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Latest Alaska news, sports, business and entertainment at 1:20 a.m. AKDT


Record number of people visit national parks in Alaska

ANCHORAGE, Alaska (AP) — A record number of people visited Alaska’s national parks in 2018, the Anchorage Daily News reports.

The National Parks Service says visits to its parks in Alaska topped 2.9 million, the highest number of visits recorded for the state, and up from about 2.7 million in 2014.

The Daily News reports that the Klondike Gold Rush National Historical Park in Skagway had the most visits in the state last year, and it was the only national park site in Alaska to top 1 million visits. Aniakchak National Monument and Preserve, a remote volcano crater park site on the Alaska Peninsula, had the fewest, with 100 visits, the newspaper reports.

The Daily News says a booming cruise industry bringing more passengers to the state in recent years is a major reason for more visits to the parks.


Joint Base Elmendorf-Richardson begins training exercise

ANCHORAGE, Alaska (AP) — Airmen at Joint Base Elmendorf-Richardson are starting two weeks of training on Monday.

Officials say the twice-yearly Polar Force exercise aims to test JBER’s mission readiness in various situations.

Officials say planned training scenarios include receiving additional forces from other places and simulating personnel deployments.

The exercise wraps up April 5.

Officials say locals may notice increased activity including sirens, loudspeaker announcements and air traffic.


Some Alaska residents willing to give up PFD to help state

(Information from: Juneau (Alaska) Empire, http://www.juneauempire.com )

JUNEAU, Alaska (AP) — Some Alaska residents say they would be willing to take a smaller Permanent Fund Dividend or pay a state income tax to help the state raise revenues so it wouldn’t have to slash spending as much as Alaska Gov. Mike Dunleavy has proposed.

The Juneau Empire reports several Juneau and Douglas residents spoke Friday night to the House Finance Committee in what was the first in a series of community meetings the committee is holding around the state.

The committee is looking to gather Alaska residents’ thoughts on Dunleavy’s proposed budget.

Dunleavy has proposed broad cuts to health care, education and many other state services in order to pay a larger Permanent Fund Dividend without new taxes, as the state battles a $1.6 billion deficit.



Medical officials to study suicide at Alaska Army post

(Information from: Fairbanks (Alaska) Daily News-Miner, http://www.newsminer.com )

FAIRBANKS, Alaska (AP) — Medical experts will go to the Fort Wainwright Army post in Fairbanks to study suicide.

The Fairbanks Daily News-Miner reported on Friday that the team is coming at the request of Republican Rep. Don Young and U.S. Army Alaska Maj. Gen. Mark O’Neil.

The study is in response to a perception that there has been a recent spike in suicides at Fort Wainwright.

The exact number of recent suicides at Fort Wainwright is fluid because several deaths remain under investigation.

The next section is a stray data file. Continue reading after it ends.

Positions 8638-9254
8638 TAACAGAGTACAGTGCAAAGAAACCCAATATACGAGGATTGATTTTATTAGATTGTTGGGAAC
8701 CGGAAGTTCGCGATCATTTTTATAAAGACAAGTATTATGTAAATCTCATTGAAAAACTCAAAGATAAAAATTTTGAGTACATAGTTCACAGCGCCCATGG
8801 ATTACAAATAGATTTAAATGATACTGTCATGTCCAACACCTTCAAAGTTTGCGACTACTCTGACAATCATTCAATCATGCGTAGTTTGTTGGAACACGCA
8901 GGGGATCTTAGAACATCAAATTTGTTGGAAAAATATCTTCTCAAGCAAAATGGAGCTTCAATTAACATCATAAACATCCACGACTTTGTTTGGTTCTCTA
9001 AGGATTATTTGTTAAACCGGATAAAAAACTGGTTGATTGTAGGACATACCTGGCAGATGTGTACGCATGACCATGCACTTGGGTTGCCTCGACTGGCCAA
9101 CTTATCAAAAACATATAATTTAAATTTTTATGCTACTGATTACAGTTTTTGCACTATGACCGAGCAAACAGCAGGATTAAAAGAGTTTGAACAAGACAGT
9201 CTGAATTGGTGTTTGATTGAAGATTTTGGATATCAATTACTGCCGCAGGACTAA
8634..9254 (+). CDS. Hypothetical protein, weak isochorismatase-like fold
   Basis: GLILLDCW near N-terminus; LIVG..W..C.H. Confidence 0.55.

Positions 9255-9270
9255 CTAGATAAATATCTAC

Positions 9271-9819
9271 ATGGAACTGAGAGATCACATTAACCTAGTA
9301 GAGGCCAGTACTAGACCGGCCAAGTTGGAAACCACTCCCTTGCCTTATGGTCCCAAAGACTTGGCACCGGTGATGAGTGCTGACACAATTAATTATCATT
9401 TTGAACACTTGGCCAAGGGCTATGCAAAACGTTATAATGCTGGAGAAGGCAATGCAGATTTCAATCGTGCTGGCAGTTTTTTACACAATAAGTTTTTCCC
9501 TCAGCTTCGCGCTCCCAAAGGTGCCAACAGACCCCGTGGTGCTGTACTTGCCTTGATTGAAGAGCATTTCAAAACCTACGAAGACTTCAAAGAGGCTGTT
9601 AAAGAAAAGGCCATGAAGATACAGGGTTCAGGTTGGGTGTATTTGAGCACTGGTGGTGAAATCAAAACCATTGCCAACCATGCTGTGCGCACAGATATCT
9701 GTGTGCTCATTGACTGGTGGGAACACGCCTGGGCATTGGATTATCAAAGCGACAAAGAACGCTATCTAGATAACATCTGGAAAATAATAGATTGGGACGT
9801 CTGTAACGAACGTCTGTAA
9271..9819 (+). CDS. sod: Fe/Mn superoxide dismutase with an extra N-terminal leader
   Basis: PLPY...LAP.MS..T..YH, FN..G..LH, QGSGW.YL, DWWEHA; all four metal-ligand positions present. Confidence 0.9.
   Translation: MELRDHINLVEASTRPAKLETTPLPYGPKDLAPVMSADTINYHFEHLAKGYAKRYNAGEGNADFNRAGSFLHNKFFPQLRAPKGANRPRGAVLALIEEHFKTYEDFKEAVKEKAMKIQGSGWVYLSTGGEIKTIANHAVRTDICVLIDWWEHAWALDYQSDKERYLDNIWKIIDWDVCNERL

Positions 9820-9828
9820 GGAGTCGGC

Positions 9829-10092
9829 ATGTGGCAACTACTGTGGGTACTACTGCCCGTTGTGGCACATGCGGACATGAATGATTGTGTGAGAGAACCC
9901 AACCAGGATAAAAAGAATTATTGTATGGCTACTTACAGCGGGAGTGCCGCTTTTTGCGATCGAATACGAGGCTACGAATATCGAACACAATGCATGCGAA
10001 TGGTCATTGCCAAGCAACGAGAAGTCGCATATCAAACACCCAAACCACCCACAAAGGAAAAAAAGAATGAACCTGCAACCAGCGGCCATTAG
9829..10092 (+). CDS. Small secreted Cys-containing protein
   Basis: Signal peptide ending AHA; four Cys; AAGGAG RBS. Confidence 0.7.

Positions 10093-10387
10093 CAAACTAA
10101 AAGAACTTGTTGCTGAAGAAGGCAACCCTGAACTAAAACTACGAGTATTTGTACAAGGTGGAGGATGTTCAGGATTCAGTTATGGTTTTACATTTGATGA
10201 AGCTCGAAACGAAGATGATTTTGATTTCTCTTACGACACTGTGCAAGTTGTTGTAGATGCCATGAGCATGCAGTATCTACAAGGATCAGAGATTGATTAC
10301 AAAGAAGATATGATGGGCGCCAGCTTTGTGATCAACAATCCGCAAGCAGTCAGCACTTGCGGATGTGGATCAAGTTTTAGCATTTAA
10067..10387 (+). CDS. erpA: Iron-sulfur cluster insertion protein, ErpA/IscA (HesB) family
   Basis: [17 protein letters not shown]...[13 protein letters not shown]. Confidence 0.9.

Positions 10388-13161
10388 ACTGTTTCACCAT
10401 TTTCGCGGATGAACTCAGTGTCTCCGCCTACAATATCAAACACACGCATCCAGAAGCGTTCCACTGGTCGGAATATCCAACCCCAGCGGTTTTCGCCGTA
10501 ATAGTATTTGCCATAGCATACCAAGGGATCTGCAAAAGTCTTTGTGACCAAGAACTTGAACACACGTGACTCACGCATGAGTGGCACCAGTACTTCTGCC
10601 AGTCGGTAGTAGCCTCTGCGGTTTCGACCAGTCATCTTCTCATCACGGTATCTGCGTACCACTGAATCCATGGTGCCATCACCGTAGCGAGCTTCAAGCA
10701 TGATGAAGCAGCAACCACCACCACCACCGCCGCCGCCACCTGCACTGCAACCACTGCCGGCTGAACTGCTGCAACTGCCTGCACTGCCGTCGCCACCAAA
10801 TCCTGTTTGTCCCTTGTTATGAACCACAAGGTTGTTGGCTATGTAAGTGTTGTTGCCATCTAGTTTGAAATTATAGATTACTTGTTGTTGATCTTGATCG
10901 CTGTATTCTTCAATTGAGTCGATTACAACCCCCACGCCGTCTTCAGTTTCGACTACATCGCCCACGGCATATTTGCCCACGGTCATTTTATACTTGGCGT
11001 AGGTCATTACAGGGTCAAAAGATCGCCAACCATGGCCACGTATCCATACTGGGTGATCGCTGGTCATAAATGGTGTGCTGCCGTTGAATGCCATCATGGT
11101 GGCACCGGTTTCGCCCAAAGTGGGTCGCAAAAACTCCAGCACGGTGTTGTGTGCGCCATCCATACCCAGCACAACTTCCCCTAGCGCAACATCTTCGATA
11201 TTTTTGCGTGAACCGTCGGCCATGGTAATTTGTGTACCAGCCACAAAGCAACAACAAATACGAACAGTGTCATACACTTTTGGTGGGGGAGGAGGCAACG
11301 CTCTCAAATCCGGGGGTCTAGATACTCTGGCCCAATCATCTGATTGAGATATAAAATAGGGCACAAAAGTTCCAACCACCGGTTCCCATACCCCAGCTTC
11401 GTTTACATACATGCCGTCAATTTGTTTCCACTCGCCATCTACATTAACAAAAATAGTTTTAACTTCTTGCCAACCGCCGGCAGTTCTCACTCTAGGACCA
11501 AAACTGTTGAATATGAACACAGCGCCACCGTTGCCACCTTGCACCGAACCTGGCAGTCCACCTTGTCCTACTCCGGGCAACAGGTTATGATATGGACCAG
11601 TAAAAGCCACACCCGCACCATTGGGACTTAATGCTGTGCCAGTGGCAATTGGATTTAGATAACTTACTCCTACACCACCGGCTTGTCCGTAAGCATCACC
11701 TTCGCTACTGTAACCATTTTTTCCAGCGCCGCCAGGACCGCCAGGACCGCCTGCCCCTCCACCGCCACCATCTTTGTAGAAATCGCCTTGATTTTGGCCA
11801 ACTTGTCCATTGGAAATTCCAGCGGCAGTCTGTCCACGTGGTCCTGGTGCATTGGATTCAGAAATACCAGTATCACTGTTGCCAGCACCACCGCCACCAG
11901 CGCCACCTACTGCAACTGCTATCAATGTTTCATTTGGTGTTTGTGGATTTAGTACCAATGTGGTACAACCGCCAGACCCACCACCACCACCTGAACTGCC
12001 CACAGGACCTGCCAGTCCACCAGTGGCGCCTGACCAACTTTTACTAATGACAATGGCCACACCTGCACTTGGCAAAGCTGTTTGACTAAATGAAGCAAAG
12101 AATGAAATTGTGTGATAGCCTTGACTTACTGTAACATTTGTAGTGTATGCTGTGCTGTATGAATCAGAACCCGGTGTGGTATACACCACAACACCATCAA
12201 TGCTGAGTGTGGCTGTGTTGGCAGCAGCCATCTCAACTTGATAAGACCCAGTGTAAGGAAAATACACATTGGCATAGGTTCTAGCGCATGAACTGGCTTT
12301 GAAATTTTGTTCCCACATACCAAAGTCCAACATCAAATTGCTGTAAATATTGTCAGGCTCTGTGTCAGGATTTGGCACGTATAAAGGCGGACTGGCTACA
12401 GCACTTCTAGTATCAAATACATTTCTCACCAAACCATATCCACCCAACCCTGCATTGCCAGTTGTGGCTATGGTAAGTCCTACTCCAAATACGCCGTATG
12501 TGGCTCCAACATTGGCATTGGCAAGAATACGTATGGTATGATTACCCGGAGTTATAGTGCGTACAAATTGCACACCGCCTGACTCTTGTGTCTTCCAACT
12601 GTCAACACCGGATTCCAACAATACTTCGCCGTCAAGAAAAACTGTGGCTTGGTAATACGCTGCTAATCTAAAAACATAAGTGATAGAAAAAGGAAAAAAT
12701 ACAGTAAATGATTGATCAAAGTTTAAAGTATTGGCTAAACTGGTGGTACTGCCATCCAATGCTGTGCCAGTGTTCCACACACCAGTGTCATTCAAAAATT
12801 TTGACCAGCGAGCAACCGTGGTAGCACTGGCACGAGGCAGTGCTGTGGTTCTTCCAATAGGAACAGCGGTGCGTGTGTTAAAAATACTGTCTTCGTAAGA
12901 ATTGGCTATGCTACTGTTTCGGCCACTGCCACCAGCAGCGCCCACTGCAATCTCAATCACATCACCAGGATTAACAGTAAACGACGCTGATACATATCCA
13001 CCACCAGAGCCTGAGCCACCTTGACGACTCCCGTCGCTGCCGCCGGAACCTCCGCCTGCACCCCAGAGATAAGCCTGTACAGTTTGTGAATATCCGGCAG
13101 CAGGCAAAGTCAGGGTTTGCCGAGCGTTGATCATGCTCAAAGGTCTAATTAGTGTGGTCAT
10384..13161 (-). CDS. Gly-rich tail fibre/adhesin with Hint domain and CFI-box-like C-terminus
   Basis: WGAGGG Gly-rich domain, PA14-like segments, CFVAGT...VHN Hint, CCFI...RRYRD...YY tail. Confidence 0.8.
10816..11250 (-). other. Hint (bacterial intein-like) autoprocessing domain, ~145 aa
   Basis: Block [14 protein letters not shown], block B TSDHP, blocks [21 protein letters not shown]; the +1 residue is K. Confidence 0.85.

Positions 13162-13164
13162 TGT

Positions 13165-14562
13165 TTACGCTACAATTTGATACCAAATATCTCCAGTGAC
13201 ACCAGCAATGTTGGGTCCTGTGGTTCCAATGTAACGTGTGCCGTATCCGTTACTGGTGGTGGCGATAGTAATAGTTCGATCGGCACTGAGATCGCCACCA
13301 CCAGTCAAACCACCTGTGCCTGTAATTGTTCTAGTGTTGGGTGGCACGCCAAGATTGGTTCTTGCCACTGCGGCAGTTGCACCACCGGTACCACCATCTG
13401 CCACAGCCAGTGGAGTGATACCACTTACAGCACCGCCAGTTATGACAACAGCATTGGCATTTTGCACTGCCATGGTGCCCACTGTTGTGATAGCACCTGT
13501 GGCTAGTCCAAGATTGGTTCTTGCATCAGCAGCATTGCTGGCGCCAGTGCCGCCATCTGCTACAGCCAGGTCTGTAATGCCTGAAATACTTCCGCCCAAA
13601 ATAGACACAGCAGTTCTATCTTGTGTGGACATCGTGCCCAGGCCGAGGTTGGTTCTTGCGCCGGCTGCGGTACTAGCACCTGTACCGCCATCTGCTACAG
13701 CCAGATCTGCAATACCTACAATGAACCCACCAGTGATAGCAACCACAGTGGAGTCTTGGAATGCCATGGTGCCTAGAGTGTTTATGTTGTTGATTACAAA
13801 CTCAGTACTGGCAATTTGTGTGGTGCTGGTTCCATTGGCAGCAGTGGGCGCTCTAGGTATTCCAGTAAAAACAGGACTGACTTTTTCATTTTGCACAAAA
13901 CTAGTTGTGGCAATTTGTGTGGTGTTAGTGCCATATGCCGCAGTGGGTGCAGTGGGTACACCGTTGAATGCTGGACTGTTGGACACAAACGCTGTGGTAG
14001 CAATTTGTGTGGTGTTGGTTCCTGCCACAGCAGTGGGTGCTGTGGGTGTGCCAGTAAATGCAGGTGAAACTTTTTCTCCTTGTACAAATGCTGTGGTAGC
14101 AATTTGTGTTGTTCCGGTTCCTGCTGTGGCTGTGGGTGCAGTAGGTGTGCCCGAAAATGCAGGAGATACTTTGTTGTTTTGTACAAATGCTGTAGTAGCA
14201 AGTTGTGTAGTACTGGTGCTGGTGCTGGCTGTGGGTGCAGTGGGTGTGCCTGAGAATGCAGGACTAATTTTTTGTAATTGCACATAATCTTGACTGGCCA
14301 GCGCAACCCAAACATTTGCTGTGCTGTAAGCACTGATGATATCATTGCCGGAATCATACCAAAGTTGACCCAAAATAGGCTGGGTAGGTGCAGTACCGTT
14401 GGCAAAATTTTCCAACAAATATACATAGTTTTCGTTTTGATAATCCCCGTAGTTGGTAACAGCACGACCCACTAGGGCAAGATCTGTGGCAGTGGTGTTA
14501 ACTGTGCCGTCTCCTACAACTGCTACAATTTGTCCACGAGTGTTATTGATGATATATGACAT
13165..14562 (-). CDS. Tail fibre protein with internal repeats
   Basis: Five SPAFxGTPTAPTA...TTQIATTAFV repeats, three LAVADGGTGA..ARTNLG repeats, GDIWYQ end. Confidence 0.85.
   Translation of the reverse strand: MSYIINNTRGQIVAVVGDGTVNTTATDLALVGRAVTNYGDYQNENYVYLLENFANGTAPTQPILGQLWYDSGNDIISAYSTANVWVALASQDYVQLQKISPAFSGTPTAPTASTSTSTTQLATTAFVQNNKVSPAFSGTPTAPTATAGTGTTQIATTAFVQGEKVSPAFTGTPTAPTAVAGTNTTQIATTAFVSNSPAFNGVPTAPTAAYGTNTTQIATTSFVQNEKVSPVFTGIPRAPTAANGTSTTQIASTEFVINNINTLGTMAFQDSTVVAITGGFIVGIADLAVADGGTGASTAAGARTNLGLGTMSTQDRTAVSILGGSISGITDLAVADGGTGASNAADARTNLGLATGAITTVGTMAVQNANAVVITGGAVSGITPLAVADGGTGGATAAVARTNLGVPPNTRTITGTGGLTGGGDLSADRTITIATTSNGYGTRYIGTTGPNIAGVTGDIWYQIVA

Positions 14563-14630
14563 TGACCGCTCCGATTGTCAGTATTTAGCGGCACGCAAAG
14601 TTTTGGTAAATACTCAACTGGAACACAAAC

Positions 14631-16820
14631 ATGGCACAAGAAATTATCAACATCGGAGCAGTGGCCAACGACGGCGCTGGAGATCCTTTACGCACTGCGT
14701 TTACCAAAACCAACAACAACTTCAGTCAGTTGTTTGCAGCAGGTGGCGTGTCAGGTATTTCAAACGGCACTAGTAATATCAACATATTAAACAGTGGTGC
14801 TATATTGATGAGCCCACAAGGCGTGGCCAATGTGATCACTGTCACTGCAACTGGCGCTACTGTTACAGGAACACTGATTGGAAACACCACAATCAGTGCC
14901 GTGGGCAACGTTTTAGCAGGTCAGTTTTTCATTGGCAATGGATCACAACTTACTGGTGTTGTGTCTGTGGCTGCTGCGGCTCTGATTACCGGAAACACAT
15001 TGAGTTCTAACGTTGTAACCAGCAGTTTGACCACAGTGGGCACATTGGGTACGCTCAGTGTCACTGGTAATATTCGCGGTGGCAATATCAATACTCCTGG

U.S. Army Alaska didn’t immediately have statistics available Friday related to past rates of suicide at Fort Wainwright.

U.S. Army Alaska spokesman Lt. Col. Martyn Crighton says he believes this is the first time this type of study is being conducted in Alaska. He says the timing of the study has not yet been announced.



Fairbanks fire crews put out fire at borough landfill

(Information from: Fairbanks (Alaska) Daily News-Miner, http://www.newsminer.com )

FAIRBANKS, Alaska (AP) — Fire officials say it took two hours and 10,000 gallons of water to quell a fire that broke out at the Fairbanks North Star Borough landfill.

The Fairbanks Daily News-Miner reports the blaze south of Fairbanks burned a large area by the time fire crews arrived.

Fairbanks city fire officials say the fire reported early Thursday morning was burning in an area where people dump their household trash.

Battalion Chief Scott Raygor says landfill fires are relatively common and can be ignited a variety of ways.

He says fire culprits include wood stove ashes, hot embers and even computer batteries.



Kansas death penalty case has implications for mentally ill

WICHITA, Kan. (AP) — The U.S. Supreme Court has agreed to consider a Kansas death penalty case that could have implications for mentally ill defendants across the nation.

The case involves James Kahler. He was convicted and sentenced to death for the 2009 fatal shootings of his estranged wife, her grandmother and his two teenage daughters. His attorneys argue that he was suffering from depression so severe that he experienced extreme emotional disturbance, dissociating him from reality.

In Kansas, defendants can cite “mental disease or defect” as a partial defence but must prove that they didn’t intend to commit the crime. Other states with similar laws are Alaska, Idaho, Montana and Utah.

Under a traditional insanity defence in the U.S., people must understand the difference between right and wrong to be found guilty.

The Associated Press